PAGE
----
Showing posts from April, 2011

Red, white and true

     The blue in Cuba's flag is said to represent the island's original three provinces, the red the blood that was shed for its freedom, and the white the purity of the patriotic cause and the absolute freedom of its people.    But perhaps on this day, the colours could also stand for a red-and-white (well, orangey-red-and-white) 1955 Ford Fairlane, making the turn from La Rampa to the Malecón under a blue February sky.

Another rental choice

Samsung's SM3, left, and the Geely CK.   Mention Samsung, and Canadians and Americans will think of cellphones, sewing machines and microwave ovens. In other markets, however, including as close as Cuba, Samsung also stands for cars, as I learned when I inquired about the make of a rental sedan bearing the designation "SM3 LE16" on its deck lid.     So which, I asked, was better  —  the Korean-made S amsung, or the Chinese-built Geely CK parked alongsid e?     "Samsung," came the prompt reply. "Renault engine."     Well, close.     Samsung began building cars in 1998, just as the Asian financial crisis took hold. Two years later it sold a majority stake in its auto division to Renault in a deal that included the use of the Samsung name until 2020.     But rather than containing any Renault parts, the rather characterless sedan I saw in Cuba was actually a rebadged product of Renault's global partner, Nissan, dating back to the early 2000s

Mechanical governors

 President Raúl Castro has called for term limits for Cuba's leaders, admitting that new blood is needed to replace the island's aging incumbents. "It's really embarrassing that we have not solved this problem in more than half a century," Castro said.   Perhaps this means a well-deserved retirement is finally in sight for Cuba's Studebaker Commanders and Presidents, Lincoln Premieres and Pontiac Star Chiefs  —  not to mention any surviving Volga General Secretary Mark IV s. 1950-52 Studebaker Commander (or maybe a Champion) in Vedado.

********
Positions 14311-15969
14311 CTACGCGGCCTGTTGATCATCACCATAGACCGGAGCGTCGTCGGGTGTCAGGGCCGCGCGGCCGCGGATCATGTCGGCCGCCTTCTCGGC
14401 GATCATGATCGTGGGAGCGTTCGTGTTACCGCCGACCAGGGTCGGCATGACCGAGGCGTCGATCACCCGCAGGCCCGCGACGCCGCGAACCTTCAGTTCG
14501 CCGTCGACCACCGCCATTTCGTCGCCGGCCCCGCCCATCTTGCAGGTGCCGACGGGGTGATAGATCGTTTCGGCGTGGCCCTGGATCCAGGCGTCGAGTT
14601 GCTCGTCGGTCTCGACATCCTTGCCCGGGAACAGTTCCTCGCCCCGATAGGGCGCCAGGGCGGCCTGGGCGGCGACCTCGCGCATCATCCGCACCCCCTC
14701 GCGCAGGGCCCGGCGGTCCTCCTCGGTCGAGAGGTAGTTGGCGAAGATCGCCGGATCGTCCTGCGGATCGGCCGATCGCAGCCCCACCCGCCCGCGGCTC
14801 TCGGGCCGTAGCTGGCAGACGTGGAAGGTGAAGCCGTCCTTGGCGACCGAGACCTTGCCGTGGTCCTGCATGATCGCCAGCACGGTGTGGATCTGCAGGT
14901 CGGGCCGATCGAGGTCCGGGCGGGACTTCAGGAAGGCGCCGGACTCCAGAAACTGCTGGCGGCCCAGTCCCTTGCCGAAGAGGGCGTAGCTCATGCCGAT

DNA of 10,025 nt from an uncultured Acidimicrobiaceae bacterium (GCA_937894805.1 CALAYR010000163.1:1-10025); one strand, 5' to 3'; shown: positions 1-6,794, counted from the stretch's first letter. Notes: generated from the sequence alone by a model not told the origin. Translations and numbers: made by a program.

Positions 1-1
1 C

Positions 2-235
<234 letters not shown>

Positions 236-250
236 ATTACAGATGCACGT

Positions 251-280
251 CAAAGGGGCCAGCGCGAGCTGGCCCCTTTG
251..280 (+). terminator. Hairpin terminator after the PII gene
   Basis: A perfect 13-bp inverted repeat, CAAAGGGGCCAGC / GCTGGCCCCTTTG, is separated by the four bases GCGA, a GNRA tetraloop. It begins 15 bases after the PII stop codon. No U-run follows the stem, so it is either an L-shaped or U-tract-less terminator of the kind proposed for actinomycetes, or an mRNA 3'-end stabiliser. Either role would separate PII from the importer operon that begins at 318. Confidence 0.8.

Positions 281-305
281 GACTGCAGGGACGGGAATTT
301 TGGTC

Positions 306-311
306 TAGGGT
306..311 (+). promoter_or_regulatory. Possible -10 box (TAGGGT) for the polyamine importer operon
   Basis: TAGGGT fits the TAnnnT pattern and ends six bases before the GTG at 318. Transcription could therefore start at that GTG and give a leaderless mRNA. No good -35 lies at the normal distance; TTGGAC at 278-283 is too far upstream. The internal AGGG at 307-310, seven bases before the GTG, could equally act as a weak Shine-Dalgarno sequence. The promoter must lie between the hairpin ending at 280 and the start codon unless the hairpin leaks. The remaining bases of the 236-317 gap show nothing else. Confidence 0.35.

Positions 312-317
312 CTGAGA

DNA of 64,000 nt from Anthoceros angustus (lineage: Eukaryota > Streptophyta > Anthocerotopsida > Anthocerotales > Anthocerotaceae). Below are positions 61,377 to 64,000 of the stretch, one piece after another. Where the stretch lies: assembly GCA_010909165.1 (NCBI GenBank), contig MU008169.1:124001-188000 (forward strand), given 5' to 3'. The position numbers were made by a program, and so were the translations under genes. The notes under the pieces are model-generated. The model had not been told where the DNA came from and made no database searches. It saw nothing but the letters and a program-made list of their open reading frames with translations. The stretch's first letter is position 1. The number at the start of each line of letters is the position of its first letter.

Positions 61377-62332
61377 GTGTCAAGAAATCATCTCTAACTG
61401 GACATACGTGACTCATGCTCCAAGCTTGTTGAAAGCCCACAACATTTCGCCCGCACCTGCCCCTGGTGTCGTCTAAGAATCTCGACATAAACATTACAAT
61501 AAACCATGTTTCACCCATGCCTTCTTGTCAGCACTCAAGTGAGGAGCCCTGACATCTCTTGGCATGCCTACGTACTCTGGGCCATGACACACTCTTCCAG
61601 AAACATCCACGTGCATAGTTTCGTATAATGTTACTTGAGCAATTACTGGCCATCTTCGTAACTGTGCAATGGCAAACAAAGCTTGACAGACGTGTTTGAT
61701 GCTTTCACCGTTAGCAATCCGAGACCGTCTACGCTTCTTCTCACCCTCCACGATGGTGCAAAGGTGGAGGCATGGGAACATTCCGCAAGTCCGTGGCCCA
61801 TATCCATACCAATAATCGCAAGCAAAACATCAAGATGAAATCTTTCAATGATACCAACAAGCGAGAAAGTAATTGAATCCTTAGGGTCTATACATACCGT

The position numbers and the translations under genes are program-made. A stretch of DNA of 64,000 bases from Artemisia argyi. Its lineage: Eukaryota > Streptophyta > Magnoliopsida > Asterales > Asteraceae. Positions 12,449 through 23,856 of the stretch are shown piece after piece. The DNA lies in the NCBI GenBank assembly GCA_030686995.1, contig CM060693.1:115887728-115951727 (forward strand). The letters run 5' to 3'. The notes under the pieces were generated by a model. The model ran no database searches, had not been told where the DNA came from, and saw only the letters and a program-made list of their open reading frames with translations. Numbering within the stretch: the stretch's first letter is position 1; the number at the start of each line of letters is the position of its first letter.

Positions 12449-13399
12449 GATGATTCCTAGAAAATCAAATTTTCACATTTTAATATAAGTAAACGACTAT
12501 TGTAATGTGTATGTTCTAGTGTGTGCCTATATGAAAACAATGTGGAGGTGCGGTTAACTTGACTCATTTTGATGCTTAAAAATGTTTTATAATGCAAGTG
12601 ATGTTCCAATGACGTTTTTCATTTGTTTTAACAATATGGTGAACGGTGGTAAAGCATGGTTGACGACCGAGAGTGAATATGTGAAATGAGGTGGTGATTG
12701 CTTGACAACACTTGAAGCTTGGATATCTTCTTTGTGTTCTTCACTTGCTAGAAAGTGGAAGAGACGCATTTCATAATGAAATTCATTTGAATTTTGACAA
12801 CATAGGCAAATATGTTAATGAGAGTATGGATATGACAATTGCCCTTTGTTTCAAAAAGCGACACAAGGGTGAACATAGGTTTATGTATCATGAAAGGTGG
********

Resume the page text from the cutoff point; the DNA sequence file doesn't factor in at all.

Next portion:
A Cuban car in America

Assembled in Havana: 1905 Rapid depot hack. The last thing I expected to encounter at the Sarasota Classic Car Museum   —  or anywhere, really  —  was a made-in-Cuba vehicle.     Yet parked at the back of a display in the rambling Florida museum was a 1905 Rapid depot hack, its manufacturer listed as the Havana Carriage Co.     Cuba produced cars? Who knew?     With three rows of seats and a surrey-style fringed roof, the Rapid looks largely like a traditional horse-drawn depot hack, so named for its role ferrying passengers and baggage between rail station and hotels.      Below its red wooden body, however, a two-cylinder gasoline engine and live rear axle allow it to move under its own power while the driver steers the front axle with a tiller handle.     It's a safe guess that the powertrain came from the Rapid Motor Vehicle Co. of Michigan, formed in 1902 to produce 12-passenger Pullman cars, sight-seeing buses and other commercial vehicles. In 1909 General Motor

A real ragtop

Chieftain Deluxe would seem to be a '54, mostly.        With fenders from 1954, a bumper from 1955 and a hood badge from  —  when?  —  '53?  —  this Pontiac Chieftain Deluxe might be a product of the Johnny Cash assembly line.     Without question, however, our Pontiac is a true convertible, and not some hacksawed hardtop. And even with its bruised flanks and tattered interior, an innate elegance shines through.    The straight-eight engine, turning over so slowly at idle, tells us the Chieftain is in fact a '54, the final year for Pontiac's torquey inline flathead. The Canadian flag on the antenna could be the driver's tribute to the generous visitors he hopes to encounter on this resort road near Santa Cruz del Norte. Final-year straight-eight flathead. Was green the original colour?